April 14, 2008

Grace Sherwood The Witch of Pungo Virginia

I have had a fasination with witches since I was a small child. I first heard about Grace Sherwood as a teenager. I attended high school not far from where her home stood. I remember a group of us kids riding out to the old house when it was still standing. It was an eerie feeling. I put my thoughts of Grace on the back burner for years, until my own children came along. Once again her name came to mind. After all she is a local legend. When my oldest was young I bought a book entitled The Witch of Pungo. It told the story of Grace along with other local history. My kids grew up hearing about her. I never forgot her. I have gone down the road where she was dunked in the river many times.

Here is her story.

Grace Sherwood was the wife of James Sherwood and the mother to three sons. She was said to be strikingly attractive, strong-willed, and a non-conformist by nature. These traits were resented by her neighbors, who began spreading rumors about her witch-like behavior. Being a very tall woman, she was threatening to many. She wore men’s pants and did not wear dresses.
She was accused of bewitching a neighbor's crop in 1698. Allegations grew over time until the Princess Anne County government charged her with witchcraft. A jury of women were ordered to search her body for suspicious or unusual markings, thought to be brands of the devil himself, and naturally the jury found, “marks not like theirs or like those of any other women.” However, neither the local court nor the Attorney General in Williamsburg, would pass judgment on declaring her a witch. It was finally decided that Grace, “by her own consent, be tried in the water by Ducking, (dunking).” Water was considered to be the purest element and the theory was that it would reject anything of an evil nature. Based on this theory, the accused was tied up and thrown into the water. If the person drowned, he was declared innocent of witchcraft; if he could stay afloat until he could free himself, he was declared a witch.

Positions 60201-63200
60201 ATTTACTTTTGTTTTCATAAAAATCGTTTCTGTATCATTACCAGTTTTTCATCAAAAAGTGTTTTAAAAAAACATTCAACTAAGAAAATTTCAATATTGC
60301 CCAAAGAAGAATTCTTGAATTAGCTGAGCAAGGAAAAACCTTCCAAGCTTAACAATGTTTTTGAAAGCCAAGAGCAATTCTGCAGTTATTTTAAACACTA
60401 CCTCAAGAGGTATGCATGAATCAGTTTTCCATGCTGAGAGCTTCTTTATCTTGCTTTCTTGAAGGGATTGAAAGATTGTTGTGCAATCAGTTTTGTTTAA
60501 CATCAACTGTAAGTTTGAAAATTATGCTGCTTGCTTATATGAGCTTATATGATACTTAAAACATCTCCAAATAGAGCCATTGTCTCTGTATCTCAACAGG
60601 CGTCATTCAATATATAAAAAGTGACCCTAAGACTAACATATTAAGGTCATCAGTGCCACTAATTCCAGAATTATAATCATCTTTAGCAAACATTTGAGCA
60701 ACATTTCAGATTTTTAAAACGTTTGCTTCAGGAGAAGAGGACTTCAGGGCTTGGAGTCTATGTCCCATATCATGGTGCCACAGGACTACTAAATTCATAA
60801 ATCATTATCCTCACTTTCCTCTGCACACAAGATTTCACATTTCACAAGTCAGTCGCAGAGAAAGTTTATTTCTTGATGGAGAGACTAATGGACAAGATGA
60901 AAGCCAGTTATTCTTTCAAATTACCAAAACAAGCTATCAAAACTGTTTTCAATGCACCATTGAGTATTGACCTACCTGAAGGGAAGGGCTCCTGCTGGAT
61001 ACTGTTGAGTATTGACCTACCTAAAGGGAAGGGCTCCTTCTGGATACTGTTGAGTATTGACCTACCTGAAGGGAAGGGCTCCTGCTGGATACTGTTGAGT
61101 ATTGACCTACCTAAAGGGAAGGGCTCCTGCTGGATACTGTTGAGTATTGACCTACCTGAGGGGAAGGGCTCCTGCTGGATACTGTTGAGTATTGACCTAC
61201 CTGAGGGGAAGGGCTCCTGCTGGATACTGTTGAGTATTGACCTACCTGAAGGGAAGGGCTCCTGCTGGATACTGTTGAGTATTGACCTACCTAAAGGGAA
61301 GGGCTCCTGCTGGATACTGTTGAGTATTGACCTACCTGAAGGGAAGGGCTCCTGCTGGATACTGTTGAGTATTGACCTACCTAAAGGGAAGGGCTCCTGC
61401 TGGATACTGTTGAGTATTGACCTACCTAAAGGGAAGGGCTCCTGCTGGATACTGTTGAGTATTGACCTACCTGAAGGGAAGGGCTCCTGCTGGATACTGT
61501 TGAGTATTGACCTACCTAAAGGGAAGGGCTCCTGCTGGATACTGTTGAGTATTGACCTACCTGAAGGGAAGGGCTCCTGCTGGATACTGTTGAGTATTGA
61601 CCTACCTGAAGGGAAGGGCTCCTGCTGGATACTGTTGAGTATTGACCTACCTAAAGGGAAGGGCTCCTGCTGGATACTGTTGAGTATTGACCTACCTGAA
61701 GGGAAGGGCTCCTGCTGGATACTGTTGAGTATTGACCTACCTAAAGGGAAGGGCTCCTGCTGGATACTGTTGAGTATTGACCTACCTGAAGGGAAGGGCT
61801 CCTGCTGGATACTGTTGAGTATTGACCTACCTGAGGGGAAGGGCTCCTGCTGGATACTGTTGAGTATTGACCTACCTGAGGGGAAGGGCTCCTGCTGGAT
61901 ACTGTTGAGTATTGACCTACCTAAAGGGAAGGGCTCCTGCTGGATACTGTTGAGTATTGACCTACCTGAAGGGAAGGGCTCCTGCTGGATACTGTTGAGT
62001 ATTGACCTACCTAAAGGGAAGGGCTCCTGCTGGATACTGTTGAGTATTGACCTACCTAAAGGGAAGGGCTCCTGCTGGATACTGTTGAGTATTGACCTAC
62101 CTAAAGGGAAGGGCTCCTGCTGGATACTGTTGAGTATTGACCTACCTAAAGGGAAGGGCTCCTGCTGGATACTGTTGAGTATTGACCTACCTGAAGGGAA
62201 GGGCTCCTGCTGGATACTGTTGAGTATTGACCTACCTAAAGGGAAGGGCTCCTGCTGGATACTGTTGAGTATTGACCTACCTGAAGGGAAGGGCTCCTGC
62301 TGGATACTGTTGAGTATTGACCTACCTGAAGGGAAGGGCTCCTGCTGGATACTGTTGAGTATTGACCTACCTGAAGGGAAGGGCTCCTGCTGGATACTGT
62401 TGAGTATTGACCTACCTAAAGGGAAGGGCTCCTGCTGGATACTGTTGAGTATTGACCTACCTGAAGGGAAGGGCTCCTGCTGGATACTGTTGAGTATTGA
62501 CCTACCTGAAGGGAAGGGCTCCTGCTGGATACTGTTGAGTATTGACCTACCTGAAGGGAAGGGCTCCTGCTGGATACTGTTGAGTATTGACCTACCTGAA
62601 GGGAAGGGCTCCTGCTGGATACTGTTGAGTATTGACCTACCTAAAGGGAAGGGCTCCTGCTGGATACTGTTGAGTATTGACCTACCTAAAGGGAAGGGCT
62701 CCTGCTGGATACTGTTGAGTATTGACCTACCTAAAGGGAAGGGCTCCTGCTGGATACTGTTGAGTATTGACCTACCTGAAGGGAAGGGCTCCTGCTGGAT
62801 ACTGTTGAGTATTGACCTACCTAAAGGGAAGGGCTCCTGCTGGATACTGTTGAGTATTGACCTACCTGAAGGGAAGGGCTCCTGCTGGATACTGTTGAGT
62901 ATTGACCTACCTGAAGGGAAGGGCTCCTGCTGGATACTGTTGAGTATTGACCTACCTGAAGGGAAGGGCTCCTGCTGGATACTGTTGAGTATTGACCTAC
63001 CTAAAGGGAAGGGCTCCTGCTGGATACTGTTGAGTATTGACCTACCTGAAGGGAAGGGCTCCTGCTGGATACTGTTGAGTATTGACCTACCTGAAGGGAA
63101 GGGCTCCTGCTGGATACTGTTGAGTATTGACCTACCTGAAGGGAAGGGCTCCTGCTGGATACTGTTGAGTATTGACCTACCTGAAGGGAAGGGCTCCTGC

On July 10, 1706, Grace Sherwood, was marched from the jail (which is located near the present day site of the local Old Donation Church) down the dirt road (now the every day traveled Witchduck Road), tied and cast into the Lynnhaven River. This portion of the river has since been named Witch Duck Bay in memory of the occasion. Grace Sherwood was tied crossbound with the thumb of her right hand to the big toe of her left foot, and the thumb of her left hand to the big toe of her right foot, and thrown into the water. As predicted by her accusers, Grace managed to stay afloat until she could free herself and swim to shore. After she reached the shore she told the on lookers."Before this day be through, you will all get a worse ducking than I!". A torrential thunderstorm rolled in after Sherwood was pulled from the water. She was jailed and awaited trial for witchcraft for nearly eight years, when the charges against her were dropped due to the softening of her accusers hearts, and she was set free. After her release, Grace paid the back taxes on her property in 1714, returned to her farm, and worked the land until her death at age 80 in the autumn of 1740. Her husband had died in 1701, so her children had been sent away to live with relatives. Grace Sherwood, Virginia's only convicted witch tried by water.

On Saturday, April 21, 2007 After 300 years to the hour, at 10 a.m., Grace Sherwood was exonerated by Governor Timothy Kaine.

Grace Sherwood is known today, 300 years belated, as the only deceased person in Virginia to be exonerated.

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